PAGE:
Bloodborne Pathogens (BBPs) are microorganisms and bacteria that are present in human blood or body fluids and can cause sickness and sometimes death.
The Hepatitis B virus, (HBV) Hepatitis C virus, and Human Immunodeficiency Virus (HIV) are all examples of BBPs.
Bloodborne pathogens may also be found in (also known as other potentially infectious materials; OPIM):
The HIV virus weakens your immune system by attacking important, infection-fighting cells (T-cells). As the virus progresses, your body loses the ability to fight even the smallest of infections and diseases.
HIV can eventually lead to Acquired Immunodeficiency Syndrome (AIDS). According to the World Health Organization, more than 35 million people worldwide have died since AIDS was first recognized in 1981, and 1.6 million people died of HIV/AIDS in 2012.
Symptoms can include: fever, sore throat, rash, poor appetite, rapid weight loss, and swollen glands. Currently, there is no cure or vaccine for HIV or AIDS and avoiding exposure is the only known method of prevention.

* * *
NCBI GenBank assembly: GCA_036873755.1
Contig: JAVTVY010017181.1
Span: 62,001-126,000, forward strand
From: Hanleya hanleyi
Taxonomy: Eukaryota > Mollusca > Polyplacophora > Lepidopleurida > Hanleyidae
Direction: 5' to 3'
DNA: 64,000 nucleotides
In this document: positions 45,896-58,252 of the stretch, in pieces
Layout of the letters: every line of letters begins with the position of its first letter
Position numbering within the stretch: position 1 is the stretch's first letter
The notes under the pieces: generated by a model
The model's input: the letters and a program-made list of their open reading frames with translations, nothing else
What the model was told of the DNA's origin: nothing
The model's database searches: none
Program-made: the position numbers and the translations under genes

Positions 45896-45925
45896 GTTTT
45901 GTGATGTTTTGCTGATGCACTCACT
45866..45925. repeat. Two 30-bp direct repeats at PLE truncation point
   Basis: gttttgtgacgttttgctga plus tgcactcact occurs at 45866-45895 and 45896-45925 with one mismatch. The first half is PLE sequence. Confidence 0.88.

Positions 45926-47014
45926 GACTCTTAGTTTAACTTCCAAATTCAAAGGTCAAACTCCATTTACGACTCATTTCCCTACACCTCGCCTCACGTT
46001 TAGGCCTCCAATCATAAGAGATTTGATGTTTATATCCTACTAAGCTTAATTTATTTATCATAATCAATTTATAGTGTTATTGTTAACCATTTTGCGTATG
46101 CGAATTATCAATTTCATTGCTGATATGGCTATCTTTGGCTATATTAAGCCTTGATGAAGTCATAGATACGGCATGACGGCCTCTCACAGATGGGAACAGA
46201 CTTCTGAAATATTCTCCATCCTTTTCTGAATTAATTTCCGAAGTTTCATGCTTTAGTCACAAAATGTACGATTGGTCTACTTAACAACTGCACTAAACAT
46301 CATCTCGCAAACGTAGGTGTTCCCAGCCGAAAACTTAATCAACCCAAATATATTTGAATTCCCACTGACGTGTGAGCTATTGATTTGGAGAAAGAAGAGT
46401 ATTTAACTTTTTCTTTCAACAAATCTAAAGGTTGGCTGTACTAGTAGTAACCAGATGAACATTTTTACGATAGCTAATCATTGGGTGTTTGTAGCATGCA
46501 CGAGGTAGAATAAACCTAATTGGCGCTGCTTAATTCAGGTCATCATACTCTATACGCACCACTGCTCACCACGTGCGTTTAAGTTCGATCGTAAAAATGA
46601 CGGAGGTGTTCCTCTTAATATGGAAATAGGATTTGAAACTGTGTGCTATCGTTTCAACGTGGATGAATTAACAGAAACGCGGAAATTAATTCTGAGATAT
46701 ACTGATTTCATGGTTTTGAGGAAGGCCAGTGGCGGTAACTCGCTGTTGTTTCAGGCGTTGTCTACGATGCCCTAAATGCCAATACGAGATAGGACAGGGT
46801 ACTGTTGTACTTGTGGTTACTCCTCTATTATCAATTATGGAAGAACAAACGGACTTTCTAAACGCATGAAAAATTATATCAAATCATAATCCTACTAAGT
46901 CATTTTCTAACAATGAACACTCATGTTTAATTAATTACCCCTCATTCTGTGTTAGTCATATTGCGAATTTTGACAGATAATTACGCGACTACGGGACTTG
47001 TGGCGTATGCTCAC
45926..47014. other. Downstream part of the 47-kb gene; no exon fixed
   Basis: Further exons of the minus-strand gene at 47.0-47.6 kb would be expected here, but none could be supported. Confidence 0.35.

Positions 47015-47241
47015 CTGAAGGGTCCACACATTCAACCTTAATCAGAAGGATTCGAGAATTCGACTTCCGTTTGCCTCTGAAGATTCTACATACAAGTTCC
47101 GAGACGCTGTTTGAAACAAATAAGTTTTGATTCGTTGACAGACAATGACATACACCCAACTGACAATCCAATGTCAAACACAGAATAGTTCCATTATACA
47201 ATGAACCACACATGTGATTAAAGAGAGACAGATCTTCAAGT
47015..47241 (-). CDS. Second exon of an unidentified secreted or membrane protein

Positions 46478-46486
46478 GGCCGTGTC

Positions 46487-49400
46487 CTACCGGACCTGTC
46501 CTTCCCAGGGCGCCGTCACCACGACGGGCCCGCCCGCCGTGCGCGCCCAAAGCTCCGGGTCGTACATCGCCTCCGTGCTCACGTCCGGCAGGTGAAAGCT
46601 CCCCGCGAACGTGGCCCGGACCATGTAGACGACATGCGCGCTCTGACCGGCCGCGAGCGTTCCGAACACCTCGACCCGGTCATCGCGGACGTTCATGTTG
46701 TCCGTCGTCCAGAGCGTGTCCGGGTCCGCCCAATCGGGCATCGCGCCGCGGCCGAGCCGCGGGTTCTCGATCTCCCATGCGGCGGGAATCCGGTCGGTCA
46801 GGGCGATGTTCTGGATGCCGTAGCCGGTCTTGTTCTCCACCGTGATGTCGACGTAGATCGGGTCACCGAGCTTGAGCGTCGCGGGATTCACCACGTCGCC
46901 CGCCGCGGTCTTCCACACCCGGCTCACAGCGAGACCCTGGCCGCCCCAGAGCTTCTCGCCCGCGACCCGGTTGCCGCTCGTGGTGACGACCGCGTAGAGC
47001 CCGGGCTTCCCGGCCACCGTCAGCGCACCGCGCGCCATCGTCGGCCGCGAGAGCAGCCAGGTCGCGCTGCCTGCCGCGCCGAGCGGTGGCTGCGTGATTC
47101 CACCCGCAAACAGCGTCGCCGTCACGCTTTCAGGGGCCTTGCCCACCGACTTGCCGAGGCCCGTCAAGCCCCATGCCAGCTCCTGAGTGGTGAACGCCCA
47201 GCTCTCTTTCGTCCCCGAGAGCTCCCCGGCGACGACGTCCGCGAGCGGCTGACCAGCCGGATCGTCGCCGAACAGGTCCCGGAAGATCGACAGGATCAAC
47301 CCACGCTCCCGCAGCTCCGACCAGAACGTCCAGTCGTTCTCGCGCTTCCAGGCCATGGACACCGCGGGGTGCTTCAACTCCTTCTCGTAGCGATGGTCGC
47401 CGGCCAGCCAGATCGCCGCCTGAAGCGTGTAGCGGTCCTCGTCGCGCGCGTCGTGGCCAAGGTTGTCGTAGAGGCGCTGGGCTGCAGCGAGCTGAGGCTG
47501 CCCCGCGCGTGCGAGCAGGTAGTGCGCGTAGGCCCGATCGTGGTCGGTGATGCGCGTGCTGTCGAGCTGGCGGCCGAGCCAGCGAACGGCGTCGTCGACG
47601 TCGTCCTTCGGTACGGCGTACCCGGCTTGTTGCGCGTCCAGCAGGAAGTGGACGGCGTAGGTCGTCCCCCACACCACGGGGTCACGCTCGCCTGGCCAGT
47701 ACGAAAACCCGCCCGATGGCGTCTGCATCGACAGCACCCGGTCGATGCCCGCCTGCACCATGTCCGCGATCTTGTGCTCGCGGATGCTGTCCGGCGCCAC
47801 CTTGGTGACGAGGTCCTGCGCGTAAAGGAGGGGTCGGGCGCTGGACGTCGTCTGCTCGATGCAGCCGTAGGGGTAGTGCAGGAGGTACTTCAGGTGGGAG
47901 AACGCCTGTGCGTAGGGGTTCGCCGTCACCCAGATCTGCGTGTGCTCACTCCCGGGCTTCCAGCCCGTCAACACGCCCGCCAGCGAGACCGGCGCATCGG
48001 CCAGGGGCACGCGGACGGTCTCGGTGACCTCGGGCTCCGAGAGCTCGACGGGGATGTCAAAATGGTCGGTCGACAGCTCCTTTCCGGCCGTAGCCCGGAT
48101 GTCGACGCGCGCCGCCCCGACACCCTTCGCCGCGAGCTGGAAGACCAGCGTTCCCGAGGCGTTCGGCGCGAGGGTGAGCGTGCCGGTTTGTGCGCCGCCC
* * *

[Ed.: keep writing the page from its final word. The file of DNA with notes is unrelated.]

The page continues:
HBV and HCV are contagious liver diseases that can be acute or chronic (i.e., liver failure, liver cancer), and are primarily spread through contact with blood. You can have HBV or HCV and not know, as you may not show symptoms. Although there are vaccines to prevent HBV, one does not exist for HCV.
HBV and HCV symptoms include:
For more information and statistics on these bloodborne pathogens visit the CDC Web site.